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Thread: A 1930's Delta double duty lathe

  1. #1
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    A 1930's Delta double duty lathe

    With lots of power & variable speed & reverse.

    Well its over kill on this small lathe but I have 2 HP with a VFD hooked to it but that's temporary.

    I tried it out last night to ruff this blank to round I just turned the speed up till the lathe started to vibrate the eased it back until it smoothed out it worked great & much easier & seemed to take less time.

    In time I'll hook a bigger lathe to it. But for now it is better than trying to turn a 11" bowl at 740 RPM's let alone turning the 18 1/2" lazy Susan I just finished for our dining table.

    I know I need some suggestions how to restrain the wires going into & out of the VFD. This is the way the motor shop connected it up. I am thinking of a L shaped sheet metal flange below it with holes for regular electrical wire restraints. The motor shop suggested mounting it to an aluminum plate as a heat sink I assume the plate should be spaced out from the wood it is mounted to to allow for air flow. I looked in the owner’s manual & there was no mention of an aluminum plate just clearance recommendations for air flow .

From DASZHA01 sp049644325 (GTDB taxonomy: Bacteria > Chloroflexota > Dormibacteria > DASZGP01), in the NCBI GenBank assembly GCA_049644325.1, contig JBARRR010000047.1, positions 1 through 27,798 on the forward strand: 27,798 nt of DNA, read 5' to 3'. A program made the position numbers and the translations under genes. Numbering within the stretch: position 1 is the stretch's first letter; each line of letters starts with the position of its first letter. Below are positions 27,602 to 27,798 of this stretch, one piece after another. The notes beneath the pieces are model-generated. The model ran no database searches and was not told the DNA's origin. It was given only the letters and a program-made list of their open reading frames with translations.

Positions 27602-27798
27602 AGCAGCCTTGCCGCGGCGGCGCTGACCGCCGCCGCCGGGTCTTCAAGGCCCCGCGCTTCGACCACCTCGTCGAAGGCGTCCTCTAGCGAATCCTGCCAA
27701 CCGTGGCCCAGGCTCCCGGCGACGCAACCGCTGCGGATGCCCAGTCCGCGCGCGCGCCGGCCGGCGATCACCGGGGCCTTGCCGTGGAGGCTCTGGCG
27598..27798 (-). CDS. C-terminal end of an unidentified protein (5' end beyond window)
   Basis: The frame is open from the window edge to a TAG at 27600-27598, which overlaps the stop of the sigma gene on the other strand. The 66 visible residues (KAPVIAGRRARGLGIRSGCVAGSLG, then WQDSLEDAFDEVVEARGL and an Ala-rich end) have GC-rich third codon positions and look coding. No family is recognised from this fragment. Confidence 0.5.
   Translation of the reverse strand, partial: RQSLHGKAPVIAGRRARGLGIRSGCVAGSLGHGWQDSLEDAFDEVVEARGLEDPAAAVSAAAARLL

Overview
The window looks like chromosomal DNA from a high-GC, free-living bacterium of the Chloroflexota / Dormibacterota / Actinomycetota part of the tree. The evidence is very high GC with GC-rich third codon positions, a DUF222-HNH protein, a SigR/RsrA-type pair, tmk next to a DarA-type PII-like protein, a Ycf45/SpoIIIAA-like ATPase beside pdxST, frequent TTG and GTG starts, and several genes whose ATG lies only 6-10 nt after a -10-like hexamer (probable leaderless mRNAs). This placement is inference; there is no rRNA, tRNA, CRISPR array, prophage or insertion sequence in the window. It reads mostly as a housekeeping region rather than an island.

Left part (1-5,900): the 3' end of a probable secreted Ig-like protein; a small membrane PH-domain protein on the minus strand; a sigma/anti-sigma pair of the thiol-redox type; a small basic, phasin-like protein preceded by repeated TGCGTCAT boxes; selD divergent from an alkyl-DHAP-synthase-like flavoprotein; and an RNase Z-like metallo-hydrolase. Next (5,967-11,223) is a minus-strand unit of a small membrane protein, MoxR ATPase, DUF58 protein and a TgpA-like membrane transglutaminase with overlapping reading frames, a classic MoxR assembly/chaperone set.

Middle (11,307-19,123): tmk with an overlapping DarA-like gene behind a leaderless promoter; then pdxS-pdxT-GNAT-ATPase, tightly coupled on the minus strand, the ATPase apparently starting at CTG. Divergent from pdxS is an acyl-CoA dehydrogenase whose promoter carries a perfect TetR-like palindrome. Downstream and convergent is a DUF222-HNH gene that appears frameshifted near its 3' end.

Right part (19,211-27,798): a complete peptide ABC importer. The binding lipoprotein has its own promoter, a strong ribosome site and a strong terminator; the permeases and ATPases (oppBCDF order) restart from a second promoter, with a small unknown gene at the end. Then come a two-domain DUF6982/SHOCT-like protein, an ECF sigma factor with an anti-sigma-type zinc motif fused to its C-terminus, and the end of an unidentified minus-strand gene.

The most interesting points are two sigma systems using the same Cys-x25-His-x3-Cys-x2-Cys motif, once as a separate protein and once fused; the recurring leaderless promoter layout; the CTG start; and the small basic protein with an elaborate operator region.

This is where I want to mount it until I get another lathe it is up out of the way & I can mount a piece of material on the left exposed side to protect it & still leave it open to air circulation.